A breach in which an 82-year-old nun and two other protesters sneaked into a Tennessee nuclear weapons plant last year is “completely unacceptable” and an “important wake-up call” for the government, the head of an agency charged with safeguarding the nation’s nuclear weapons stockpile said Wednesday.
Neile Miller, acting administrator of the National Nuclear Security Administration, said security of nuclear materials is the Energy Department most important responsibility, adding: “There is no tolerance for federal or contractor personnel who cannot or will not do their jobs.”
Miller told a Senate subcommittee Wednesday that officials have taken “decisive action” since the July incident at the Y-12 National Security Complex in Oak Ridge, including a new management team and a new defense security chief to oversee all NNSA sites.
“The severity of the failure of leadership at Y-12 has demanded swift, strong and decisive action by the department. Since the Y-12 incursion, major actions have taken place to improve security immediately, and for the long term,” she said.
Miller’s comments came as a federal jury in Knoxville found the elderly nun and two fellow protesters guilty of breaking into the Y-12 complex and defacing a uranium processing plant. It took the jury about 2 ½ hours to find the three protesters guilty of a charge of interfering with national security and a second charge of damaging federal property.
Sister Megan Rice, now 83, and two men spent about two hours inside the Oak Ridge facility on July 28, cutting through fences to reach a facility known as the “Fort Knox of uranium.” Once there, they painted slogans, chipped off a part of a wall with hammers and splattered human blood on the exterior.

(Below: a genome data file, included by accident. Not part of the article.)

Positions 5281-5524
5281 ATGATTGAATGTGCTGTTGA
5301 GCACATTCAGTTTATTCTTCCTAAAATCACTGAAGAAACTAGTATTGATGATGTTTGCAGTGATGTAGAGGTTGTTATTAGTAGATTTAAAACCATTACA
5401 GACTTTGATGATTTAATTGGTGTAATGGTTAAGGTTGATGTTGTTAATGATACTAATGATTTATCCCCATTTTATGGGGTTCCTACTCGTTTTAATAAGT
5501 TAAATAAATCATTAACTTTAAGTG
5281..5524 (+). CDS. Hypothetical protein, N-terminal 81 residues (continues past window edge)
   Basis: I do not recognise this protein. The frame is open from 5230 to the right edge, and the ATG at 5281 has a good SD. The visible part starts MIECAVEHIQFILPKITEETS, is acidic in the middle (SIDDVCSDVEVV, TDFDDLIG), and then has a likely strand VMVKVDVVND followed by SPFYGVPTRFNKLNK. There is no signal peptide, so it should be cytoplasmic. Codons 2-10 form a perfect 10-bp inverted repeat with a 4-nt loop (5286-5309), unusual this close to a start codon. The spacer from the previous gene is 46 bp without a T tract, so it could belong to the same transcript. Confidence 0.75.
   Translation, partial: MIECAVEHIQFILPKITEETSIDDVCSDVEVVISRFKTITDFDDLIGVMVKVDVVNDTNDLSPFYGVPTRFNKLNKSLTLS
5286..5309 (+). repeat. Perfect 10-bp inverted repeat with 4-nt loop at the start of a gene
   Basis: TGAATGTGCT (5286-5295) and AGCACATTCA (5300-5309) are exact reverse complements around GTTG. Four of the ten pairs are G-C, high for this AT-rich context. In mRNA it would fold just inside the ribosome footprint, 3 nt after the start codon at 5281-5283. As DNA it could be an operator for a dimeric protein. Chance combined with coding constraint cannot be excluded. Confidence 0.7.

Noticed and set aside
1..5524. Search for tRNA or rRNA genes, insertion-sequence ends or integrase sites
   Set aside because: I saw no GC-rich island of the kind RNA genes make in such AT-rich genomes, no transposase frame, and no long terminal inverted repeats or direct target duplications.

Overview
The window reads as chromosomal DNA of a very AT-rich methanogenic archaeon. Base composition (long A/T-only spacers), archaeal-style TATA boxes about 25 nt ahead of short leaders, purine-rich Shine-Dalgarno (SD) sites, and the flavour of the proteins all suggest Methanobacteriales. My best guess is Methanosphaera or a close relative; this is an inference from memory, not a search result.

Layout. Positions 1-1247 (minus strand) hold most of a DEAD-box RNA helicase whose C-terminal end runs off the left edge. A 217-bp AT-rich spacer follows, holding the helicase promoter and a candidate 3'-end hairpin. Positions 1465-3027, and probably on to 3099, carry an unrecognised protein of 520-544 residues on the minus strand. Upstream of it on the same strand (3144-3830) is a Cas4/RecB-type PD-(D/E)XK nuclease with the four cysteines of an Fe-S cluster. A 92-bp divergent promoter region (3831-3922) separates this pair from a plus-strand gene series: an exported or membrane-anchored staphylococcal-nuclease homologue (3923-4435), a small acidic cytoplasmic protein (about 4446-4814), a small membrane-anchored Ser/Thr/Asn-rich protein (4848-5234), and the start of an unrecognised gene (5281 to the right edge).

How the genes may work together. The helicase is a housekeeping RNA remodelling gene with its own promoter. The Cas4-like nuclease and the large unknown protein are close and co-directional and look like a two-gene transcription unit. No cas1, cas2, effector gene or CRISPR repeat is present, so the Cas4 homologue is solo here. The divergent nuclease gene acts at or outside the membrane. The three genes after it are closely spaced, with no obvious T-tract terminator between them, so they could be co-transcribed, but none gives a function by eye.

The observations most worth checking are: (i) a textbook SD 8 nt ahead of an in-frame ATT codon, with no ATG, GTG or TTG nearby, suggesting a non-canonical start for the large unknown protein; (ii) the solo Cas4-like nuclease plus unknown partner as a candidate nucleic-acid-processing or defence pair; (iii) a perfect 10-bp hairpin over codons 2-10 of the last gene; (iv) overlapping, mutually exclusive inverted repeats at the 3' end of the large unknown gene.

Officials maintain that there was never any chance the protesters would reach the uranium stored inside, but prosecutors argued the security breach harmed the Oak Ridge facility’s international reputation and that operations continue to be disrupted by the action.
Change at Y-12 has come slowly.
The Energy Department appointed a new contractor to manage the site — and a similar site in Texas — in January, but the Government Accountability Office upheld a protest by two losing bidders.
The NNSA awarded a $22 billion contract to a group of contractors headed by Bechtel National and Lockheed Martin to run the Y-12 complex and the Pantex Plant near Amarillo, Texas. The contract also would include management of the construction project to build a new uranium processing facility at Y-12.
But in a setback for the Energy Department, the GAO recommended last week that the NNSA reopen the contract and seek more information from bidders.
A spokesman for the NNSA said the agency will follow the GAO’s recommendations and take corrective action “as quickly as possible.”
“While we were pleased that GAO found in the NNSA’s favor on 16 of the 17 assertions made” by the losing bidders, “we consider it prudent to follow the recommendation for corrective action as quickly as possible,” NNSA spokesman Joshua McConaha said Wednesday.
Bidders will receive requests for additional information in the next few weeks, McConaha said.
“NNSA remains confident that this procurement will result in substantial savings to the American taxpayer while ensuring the safe and secure operations of these two vital national security sites,” he said.